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CONTINUING PROFESSIONAL DEVELOPMENT
10. Mayo Clinic. Diabetic retinopathy. 2015. At: www.
11. Westerberg D. Diabetic ketoacidosis: evaluation and
treatment. Am Fam Phys 2013;87(5):337–46.
12. Joint British Diabetes Societies Inpatient Care Group. The
management of diabetic ketoacidosis in adults. 2010. At:
13. Briscoe VJ, Davis SN. Hypoglycaemia in type 1 and type 2
diabetes: physiology, pathophysiology, and management.
Clin Diabetes 2006;24(3):115–21.
14. Seaquist ER, Anderson J, Childs B, et al. Hypoglycemia and
diabetes: a report of a workgroup of the American diabetes
association and the endocrine society. Diabetes Care
15. Mayo Clinic. Hyperglycaemia in diabetes. 2015. At: www.
16. Rehman A, Setter SM, Vue MH. Drug-induced glucose
alterations part 2: drug-induced hyperglycemia. Diabetes
Spectr 2011;24(4):234–8 .
17. Hwang JL, Weiss RE. Steroid-induced diabetes: a clinical
and molecular approach to understanding and treatment.
Diabetes Metab Res Rev 2014;30(2):96–102.
18. Owens R, Ambrose P. Antimicrobial safety: focus on
fluoroquinolones. Clin Infect Dis 2005;41(suppl 2):s144–57.
19. eTG complete . Melbourne: Therapeutic Guidelines; 2016.
20. Joint British Diabetes Societies for Inpatient Care.
Management of hyperglycaemia and steroid
(glucocorticoid) therapy. 2014. At:www.diabetologists-
1. Which ONE of the following
symptoms is NOT a symptom of a
transient ischaemic attack (TIA)?
c) Vision disturbances.
d) Trouble swallowing.
2. Which ONE of the following
statements regarding drug-induced
hyperglycaemia or drug-induced
diabetes is CORRECT?
a) Corticosteroids primarily increase
postprandial glucose levels.
b) Atypical antipsychotics are not
associated with an increased risk of new
c) Cyclosporin inhibits hepatic
gluconeogenesis which results in
d) Carvedilol is a common agent which
elevates blood glucose levels.
3. Patients experiencing diabetic
ketoacidosis will usually experience
which ONE of the following
a) Urinary retention.
b) Weight gain.
c) Nose bleeds.
4. Regarding drug-induced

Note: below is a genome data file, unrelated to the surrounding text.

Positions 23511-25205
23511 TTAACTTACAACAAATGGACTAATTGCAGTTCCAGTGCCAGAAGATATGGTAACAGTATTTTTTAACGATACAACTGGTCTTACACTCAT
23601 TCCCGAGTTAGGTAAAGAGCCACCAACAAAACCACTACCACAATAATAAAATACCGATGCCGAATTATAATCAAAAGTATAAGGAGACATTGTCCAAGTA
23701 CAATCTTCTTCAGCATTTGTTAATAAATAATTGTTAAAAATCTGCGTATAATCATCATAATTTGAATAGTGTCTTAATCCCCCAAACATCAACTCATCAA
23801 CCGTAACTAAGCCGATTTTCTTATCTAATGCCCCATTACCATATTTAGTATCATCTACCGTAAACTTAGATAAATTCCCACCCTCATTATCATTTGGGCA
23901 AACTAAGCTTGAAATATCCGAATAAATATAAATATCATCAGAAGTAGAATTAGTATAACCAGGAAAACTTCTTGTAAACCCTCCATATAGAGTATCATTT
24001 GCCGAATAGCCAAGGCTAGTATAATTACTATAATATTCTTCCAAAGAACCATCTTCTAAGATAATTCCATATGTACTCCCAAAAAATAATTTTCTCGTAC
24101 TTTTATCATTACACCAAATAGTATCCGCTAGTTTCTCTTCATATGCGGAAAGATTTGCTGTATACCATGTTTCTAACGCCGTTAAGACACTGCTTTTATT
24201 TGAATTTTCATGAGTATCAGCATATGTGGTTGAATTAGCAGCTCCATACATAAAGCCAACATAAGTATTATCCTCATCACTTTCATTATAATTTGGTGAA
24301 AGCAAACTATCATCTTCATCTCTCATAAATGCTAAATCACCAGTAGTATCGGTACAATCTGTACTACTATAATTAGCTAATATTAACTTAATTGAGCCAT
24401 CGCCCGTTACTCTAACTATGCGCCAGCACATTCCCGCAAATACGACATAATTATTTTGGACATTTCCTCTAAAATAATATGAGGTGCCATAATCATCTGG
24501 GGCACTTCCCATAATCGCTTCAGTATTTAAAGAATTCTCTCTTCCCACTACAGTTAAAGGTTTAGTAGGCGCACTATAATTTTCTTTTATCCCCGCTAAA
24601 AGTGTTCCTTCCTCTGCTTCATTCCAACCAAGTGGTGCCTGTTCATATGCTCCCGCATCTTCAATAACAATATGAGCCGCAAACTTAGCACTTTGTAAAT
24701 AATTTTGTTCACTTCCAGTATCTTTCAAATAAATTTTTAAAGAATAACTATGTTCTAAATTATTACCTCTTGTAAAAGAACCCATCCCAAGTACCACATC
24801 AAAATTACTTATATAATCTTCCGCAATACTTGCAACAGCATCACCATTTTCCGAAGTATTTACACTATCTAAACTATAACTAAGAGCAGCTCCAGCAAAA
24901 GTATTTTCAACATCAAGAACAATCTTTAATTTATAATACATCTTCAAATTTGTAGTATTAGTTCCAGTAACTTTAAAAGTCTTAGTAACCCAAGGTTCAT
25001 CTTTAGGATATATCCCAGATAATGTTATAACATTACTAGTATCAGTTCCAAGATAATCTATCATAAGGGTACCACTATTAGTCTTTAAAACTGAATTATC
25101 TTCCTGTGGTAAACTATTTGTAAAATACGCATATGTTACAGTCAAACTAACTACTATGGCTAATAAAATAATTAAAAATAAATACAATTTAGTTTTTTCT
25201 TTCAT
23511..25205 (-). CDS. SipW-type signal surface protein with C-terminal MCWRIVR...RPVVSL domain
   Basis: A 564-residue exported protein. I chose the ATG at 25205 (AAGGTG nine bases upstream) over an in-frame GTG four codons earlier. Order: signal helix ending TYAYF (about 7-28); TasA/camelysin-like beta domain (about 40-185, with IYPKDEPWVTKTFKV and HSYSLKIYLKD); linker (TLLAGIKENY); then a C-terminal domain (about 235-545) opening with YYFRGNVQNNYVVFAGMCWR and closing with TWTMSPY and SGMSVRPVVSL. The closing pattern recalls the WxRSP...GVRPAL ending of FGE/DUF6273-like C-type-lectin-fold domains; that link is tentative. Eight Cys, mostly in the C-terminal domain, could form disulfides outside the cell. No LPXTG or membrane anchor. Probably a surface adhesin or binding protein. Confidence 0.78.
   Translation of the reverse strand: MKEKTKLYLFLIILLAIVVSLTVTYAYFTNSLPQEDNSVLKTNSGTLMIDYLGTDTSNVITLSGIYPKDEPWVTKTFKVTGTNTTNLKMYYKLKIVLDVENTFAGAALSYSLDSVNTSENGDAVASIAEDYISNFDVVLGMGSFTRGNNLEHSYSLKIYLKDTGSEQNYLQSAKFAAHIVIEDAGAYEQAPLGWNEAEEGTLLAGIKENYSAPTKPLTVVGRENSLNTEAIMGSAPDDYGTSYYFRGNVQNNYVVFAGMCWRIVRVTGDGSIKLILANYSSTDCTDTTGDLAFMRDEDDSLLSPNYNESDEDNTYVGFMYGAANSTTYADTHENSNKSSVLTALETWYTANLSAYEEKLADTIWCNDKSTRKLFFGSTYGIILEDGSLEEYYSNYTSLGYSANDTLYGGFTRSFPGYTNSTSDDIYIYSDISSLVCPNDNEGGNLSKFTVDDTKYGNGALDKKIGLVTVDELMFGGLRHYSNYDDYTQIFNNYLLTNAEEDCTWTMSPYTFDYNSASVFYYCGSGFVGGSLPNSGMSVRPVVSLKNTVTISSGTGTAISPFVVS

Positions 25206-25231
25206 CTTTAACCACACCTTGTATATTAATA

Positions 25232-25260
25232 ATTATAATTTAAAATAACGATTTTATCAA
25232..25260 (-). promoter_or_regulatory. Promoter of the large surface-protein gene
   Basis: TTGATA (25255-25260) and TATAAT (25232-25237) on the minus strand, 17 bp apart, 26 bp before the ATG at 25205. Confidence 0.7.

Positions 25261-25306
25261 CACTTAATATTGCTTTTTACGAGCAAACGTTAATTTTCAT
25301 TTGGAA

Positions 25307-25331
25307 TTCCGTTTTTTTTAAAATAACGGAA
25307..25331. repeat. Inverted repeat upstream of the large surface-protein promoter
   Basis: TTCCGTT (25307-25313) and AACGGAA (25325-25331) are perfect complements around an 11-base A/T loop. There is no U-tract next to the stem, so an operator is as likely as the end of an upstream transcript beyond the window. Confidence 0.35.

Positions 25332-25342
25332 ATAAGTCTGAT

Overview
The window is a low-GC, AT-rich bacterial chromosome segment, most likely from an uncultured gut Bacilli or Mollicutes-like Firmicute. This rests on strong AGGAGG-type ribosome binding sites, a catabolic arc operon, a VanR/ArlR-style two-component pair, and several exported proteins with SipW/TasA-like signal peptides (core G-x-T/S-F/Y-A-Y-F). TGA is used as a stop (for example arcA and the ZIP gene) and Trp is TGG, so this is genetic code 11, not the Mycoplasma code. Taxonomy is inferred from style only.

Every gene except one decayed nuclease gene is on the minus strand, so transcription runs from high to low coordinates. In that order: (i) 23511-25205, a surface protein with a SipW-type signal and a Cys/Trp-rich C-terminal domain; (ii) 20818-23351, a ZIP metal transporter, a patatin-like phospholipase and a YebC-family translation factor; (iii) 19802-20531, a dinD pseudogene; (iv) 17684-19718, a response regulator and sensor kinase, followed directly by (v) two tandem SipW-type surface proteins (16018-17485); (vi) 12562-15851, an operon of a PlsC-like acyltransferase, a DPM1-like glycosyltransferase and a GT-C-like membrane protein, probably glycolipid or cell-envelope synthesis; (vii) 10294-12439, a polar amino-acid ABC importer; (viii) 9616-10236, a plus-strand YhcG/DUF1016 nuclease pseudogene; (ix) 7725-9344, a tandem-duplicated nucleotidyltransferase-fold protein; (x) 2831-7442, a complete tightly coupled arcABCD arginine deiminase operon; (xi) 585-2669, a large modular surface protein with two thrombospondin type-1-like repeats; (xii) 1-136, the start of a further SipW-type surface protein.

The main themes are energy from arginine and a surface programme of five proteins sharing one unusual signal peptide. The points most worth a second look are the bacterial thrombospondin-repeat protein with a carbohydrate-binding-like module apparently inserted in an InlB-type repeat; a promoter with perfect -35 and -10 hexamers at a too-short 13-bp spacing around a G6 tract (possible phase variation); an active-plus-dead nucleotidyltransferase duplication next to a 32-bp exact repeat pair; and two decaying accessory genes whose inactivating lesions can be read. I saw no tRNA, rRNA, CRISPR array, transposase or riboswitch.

hyperglycaemia, which ONE of the
following statements is CORRECT?
a) In some cases of hyperglycaemia, a
sulphonylurea may be initiated.
b) The mechanism by which thiazide
diuretics cause drug-induced
hyperglycaemia is well understood.
c) In patients with type 1 diabetes who
experience hyperglycaemia, metformin
can be added, and the dose titrated.
d) The risk of steroid-induced
hyperglycaemia is not increased with
higher doses of the steroid.
5. Which ONE of the following is NOT an
acute symptom of hyperglycaemia?
c) Blurred vision.
d) Fruity-smelling urine.
Follow-up with Francesca
Five weeks later, Francesca comes to the
pharmacy to update you on her progress.
She went to see her doctor, and he put
her on some more diabetes medicines
for the duration of her prednisolone
treatment. She also went to see her
diabetes educator (as advised by her
doctor) and monitored her blood glucose
more carefully. Francesca is happy to
report that she no longer has any of the
symptoms she was experiencing, and her
cough and shortness of breath have also
cleared up. She has finished the course of
prednisolone for now, and her doctor will
be more aware of this problem should
she need a steroid again for her COPD.
1. Australian Bureau of Statistics. Hypertension. 2013. At:
2. Bakris GL. Overview of hypertension. MSD manual 2014. At:
3. World Health Organization. A global brief on hypertension.
2013. At: www.who.int/cardiovascular_diseases/
4. NHS Choices. High blood pressure (hypertension)
- symptoms. 2014. At: www.nhs.uk/Conditions/Blood-
5. Stroke Foundation. Transient ischaemic attack TIA. At:
6. Solenski NJ. Transient ischemic attacks: part 1. Diagnosis
and evaluation. Am Fam Physician 2004;69(7):1665–74 .
7. Meneghetti A. Upper respiratory tract infection. 2015. At:
8. NHS Choices. Respiratory tract infections. 2015. At: www.
9. The Royal College of Ophthalmologists. Diabetic
retinopathy guidelines. 2012. At: www.rcophth.ac.uk/
KEY LEARNING POINTS
Patients may present to the pharmacist with general symptoms of fatigue and
weakness. It is essential that the pharmacist elicits a detailed patient history to
explore various possible causes of these symptoms.
As various drugs may alter blood glucose levels, it is an integral part of complete
patient care that the pharmacist is aware of these agents and refers the patient to
their doctor for review accordingly.
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